I spent, (what started off as) a nice cool Saturday morning, cutting and fitting the mortise and tenons for the base.
Since I cut the tenons by hand, I figured I’d break out the brace and bit I inherited to drill out most of the waste for the mortices…. Not for a lack of trying, but I just couldn’t get it to hold the bits… so I moved over to the shopsmith. It was still set up in drillpress mode afterall. Aligned the table height and fence, and two seconds later I had the first one drilled out. Oops I forgot a backerboard to prevent the massive chip out on the backside. the second piece came out a lot cleaner.
Over to the sawbench with chisel and Mallet (Texas Osage Orange from my Bro) to chop away the rest of the waste.
With a little elbow grease, and the help of a microplane liberated from the kitchen, I spent the remainder of the increasingly warmer and warmer morning, paring, filing and fitting.
It didn’t occur to me to drill out the mortices at 5 degrees to match the angle of the legs, so I had to open them up a bit more than intended. but as I’d be wedging the tenons, it didn’t matter much. Good practice and lessons learned before I give the Schwarz Roubo a shot.
Test fit before glue up. In days of old I’d have just gone with the glue up, and then had to live with (or fight with) the results.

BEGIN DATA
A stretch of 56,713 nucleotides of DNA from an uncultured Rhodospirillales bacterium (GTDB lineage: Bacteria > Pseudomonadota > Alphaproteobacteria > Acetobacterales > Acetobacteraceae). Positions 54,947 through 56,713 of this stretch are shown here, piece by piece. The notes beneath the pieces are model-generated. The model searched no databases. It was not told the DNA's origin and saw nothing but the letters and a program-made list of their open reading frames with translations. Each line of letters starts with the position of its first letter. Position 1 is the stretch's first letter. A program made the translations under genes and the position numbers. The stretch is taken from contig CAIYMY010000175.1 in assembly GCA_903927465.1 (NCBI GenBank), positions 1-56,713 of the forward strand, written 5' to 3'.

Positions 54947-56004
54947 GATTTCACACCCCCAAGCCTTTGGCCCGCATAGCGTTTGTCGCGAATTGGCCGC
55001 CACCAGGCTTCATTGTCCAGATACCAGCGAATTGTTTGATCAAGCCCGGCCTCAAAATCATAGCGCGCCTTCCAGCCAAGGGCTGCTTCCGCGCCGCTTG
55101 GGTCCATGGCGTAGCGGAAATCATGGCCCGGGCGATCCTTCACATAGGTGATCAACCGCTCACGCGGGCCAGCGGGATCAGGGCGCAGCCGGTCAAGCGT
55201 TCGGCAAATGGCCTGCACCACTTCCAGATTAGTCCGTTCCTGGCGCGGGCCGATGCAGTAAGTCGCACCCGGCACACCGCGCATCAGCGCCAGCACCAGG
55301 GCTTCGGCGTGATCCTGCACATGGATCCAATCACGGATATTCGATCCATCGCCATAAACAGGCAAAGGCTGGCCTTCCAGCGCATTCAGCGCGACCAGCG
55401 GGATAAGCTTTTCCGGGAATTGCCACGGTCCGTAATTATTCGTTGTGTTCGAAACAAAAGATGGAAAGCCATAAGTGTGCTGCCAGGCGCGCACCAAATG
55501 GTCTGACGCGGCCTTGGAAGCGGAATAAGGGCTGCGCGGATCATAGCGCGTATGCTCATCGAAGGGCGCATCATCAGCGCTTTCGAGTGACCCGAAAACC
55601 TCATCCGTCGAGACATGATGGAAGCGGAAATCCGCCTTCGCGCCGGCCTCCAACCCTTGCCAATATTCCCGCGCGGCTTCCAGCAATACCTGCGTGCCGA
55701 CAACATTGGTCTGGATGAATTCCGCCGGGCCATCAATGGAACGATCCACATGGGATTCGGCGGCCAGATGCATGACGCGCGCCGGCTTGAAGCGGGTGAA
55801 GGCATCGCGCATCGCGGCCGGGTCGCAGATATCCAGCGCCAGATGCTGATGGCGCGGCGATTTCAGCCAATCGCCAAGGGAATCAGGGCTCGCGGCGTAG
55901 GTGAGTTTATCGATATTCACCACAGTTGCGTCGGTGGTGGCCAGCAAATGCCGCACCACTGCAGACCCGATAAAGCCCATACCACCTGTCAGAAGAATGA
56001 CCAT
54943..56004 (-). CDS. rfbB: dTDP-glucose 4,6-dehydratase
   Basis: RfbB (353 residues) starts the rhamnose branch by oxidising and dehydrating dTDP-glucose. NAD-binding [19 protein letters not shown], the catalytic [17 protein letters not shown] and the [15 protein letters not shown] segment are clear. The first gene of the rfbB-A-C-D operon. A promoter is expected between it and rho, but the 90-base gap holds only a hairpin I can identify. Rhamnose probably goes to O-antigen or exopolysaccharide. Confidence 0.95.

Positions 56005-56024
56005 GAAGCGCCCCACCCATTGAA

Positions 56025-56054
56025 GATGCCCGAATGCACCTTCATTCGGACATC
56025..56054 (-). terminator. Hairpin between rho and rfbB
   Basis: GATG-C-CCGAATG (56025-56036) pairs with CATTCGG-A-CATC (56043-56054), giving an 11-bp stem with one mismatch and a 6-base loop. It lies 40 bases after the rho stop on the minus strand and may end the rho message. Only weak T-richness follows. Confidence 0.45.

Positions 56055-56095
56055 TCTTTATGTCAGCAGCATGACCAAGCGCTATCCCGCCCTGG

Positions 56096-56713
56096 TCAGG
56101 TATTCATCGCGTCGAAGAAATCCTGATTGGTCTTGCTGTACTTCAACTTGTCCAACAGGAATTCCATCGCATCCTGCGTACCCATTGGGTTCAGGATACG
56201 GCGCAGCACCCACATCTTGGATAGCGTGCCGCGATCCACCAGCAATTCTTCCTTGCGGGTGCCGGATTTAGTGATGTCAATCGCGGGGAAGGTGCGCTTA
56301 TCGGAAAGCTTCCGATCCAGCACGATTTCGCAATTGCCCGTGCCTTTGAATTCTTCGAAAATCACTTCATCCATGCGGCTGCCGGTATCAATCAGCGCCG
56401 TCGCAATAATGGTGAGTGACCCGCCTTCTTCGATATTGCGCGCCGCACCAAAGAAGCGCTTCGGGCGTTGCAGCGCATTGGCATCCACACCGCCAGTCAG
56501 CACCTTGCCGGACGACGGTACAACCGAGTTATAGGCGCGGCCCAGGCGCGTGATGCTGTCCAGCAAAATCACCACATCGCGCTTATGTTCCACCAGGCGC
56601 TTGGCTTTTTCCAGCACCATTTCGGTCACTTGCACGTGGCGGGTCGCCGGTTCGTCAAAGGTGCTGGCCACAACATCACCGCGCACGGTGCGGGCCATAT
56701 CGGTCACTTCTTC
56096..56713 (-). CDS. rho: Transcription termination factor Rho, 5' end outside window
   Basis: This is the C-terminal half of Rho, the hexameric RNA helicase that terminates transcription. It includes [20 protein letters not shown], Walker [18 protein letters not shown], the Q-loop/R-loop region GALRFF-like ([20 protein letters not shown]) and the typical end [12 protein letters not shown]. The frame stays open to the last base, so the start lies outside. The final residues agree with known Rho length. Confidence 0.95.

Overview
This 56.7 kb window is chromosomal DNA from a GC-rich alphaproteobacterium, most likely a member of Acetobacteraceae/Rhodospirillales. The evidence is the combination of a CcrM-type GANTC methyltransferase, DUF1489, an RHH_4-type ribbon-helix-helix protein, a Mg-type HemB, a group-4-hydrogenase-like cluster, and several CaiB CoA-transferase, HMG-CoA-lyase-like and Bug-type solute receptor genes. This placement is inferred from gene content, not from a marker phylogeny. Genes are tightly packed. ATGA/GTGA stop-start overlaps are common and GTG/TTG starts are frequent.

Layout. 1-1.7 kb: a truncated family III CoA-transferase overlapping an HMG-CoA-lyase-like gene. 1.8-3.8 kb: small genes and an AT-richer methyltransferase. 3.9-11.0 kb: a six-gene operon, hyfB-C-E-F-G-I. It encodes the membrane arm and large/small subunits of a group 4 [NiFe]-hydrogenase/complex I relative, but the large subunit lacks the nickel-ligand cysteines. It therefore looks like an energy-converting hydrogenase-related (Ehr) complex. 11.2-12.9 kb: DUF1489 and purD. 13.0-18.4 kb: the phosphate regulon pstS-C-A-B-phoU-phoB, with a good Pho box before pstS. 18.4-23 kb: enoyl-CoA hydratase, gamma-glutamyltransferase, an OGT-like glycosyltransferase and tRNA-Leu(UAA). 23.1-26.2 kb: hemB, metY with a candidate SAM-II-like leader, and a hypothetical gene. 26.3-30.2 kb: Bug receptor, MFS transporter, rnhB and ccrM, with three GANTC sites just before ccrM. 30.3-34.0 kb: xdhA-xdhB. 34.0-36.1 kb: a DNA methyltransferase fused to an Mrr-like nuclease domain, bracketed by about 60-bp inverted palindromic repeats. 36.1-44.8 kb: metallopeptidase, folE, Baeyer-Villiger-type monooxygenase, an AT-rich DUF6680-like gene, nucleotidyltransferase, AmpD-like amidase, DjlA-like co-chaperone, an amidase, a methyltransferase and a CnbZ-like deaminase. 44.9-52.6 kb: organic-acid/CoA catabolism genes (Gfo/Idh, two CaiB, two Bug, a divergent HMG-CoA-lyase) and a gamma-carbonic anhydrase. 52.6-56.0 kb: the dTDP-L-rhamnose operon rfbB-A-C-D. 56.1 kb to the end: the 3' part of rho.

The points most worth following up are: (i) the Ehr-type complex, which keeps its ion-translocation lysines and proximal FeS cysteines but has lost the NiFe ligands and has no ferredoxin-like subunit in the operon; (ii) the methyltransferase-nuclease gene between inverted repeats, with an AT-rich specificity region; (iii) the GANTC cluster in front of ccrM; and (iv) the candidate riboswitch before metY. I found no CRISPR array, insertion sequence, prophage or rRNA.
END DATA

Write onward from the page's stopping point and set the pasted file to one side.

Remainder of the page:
Negligible, but a tiny bit of racking. I rasped just a wee bit more and everything fits nice and flat. Nicely (quickly and easily) saved.
Glued up, wedged tenons – with the same oak as the stretcher – and some help from the Gorilla. The glue I won for my birdhouse in fact. (One that stayed with the old house) A whole other level of recycling and reusing on this stand!
Yeah, the sides of the mortice aren’t perfectly square. My rasping kind of rounded the sides a bit. That and some chip out on the outside faces is evident. But the tenons do fit in quite snugly.
I was going to wedge the tenons diagonally to fill in the gaps, but feared splitting the legs. I’ll go for strength over appearance on this project. I suppose I could try to fill in the gaps with filler or some bits of wood… and I might. But it’s supposed to be old, rustic and stout anyhow.
Next up – notching for the feet and attaching the top.